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Zoran Popovic, Jörgen Thaung, Bengt Svensson, Mette Owner-Petersen; Evaluation of a Dual-Conjugate Adaptive Optics Clinical Prototype for Retinal Imaging. Invest. Ophthalmol. Vis. Sci. 2013;54(15):5548.
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To investigate the applicability of a new dual-conjugate adaptive optics clinical prototype for wide-field high-resolution adaptive optics retinal imaging in healthy volunteers and patients with early stages of retinal disease.
A new design of a compact dual-conjugate adaptive optics clinical prototype has been built and used to image healthy volunteers and patients with early stages of retinal disease such as age-related macular degeneration (AMD) and diabetic retinopathy (DR). The clinical prototype, based on the concept of dual-conjugate adaptive optics, employs five spatially separated retinal probe beacons, two magnetic deformable mirrors (DM) (ALPAO, Grenoble, France), and a multi-channel Shack-Hartmann wavefront sensor. Monochromatic aberrations are measured and corrected over a 6 mm pupil. The five probe beacons are generated using light at a wavelength of 830±10 nm from a superluminescent diode (Superlum, Cork, Ireland). A 52 actuator DM positioned in a plane conjugate to the pupil of the eye will apply an identical correction for all field-points in the field of view (FOV). A 97 actuator DM positioned in a plane conjugated to a plane inside the eye will contribute with partially individual corrections for the five angular directions and thus compensate for non-uniform (anisoplanatic) or field-dependent aberrations. Imaging is performed over a 7x7 deg FOV using a spectrally filtered Xenon flash at a wavelength of 575±10 nm.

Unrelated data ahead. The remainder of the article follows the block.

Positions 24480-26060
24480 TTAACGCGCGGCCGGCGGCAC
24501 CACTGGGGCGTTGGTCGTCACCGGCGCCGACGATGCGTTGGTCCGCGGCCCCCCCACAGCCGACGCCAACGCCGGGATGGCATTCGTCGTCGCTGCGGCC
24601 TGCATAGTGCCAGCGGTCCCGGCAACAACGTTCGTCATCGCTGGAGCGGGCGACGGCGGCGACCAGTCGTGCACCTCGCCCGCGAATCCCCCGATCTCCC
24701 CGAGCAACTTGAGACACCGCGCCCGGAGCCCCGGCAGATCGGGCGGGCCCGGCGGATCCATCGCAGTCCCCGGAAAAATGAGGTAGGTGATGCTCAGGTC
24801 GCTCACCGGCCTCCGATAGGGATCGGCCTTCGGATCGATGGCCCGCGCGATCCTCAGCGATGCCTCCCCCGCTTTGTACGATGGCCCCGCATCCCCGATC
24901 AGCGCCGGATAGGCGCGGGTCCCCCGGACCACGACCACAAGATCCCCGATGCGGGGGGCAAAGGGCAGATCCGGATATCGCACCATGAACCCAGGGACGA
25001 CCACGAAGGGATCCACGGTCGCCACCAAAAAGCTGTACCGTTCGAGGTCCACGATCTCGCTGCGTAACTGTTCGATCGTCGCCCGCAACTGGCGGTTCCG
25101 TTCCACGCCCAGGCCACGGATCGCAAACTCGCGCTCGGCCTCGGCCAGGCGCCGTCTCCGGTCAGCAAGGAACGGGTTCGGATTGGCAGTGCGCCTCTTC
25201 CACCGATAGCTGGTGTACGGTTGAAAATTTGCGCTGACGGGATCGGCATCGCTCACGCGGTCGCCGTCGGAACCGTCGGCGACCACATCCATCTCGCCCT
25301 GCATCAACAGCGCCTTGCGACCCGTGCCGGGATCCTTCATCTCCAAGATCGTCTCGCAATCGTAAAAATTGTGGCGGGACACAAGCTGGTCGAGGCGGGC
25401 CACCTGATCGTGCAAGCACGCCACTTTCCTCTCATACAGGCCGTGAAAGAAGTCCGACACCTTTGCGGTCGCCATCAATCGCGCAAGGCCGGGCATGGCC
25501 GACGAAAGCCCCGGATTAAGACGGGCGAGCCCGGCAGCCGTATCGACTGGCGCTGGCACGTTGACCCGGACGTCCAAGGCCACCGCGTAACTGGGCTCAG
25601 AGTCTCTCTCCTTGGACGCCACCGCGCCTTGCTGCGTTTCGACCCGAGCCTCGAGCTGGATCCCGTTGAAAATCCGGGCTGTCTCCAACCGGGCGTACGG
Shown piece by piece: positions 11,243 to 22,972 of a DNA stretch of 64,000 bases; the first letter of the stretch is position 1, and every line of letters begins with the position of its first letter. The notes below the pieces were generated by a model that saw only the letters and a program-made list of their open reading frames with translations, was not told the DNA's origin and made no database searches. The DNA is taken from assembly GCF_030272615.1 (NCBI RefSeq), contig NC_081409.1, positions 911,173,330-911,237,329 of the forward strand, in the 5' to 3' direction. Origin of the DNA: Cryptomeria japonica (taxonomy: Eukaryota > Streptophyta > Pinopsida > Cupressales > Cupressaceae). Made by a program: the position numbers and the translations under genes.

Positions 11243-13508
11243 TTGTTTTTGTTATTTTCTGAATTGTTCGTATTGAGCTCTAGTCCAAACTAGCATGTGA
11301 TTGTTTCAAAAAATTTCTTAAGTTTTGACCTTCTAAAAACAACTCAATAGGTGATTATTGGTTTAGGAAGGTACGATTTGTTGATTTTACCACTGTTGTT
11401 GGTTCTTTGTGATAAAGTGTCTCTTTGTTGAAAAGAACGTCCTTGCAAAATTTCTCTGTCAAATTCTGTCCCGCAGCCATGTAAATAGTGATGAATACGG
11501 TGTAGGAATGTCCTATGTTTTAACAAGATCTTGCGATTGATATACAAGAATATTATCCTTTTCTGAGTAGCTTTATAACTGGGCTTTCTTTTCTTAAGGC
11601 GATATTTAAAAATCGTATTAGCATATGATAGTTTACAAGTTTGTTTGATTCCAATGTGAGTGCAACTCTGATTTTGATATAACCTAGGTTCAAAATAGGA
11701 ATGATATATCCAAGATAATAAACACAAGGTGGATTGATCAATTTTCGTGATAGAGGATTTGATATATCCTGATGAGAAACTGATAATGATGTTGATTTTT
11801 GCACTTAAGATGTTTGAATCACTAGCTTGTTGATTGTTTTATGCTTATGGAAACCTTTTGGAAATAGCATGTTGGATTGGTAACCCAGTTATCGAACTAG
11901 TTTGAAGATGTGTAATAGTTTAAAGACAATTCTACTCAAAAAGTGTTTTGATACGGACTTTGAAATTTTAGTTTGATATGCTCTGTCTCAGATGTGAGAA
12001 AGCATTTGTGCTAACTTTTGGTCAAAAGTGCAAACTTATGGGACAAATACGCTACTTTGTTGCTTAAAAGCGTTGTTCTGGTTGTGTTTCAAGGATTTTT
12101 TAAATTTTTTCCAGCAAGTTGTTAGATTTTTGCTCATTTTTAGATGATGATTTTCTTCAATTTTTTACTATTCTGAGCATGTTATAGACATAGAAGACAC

The dual-conjugate adaptive optics clinical prototype features a 7x7 degree FOV and allows retinal features down to 2 μm to be resolved. A narrow depth of field of approximately 9 µm in the retina enables tomographic imaging of separate retinal layers, such as the cone photoreceptor layer deep within the retina in AMD patients, and superficial retinal capillary layers in DR patients.
High resolution adaptive optics retinal imaging has enabled the vision research community to gain deeper insight into the development and progression of retinal diseases. We believe that the dual-conjugate adaptive optics clinical prototype has a future potential for clinical imaging with an impact particularly important for early diagnosis of retinal diseases, follow-up of treatment effects, and follow-up of disease progression.
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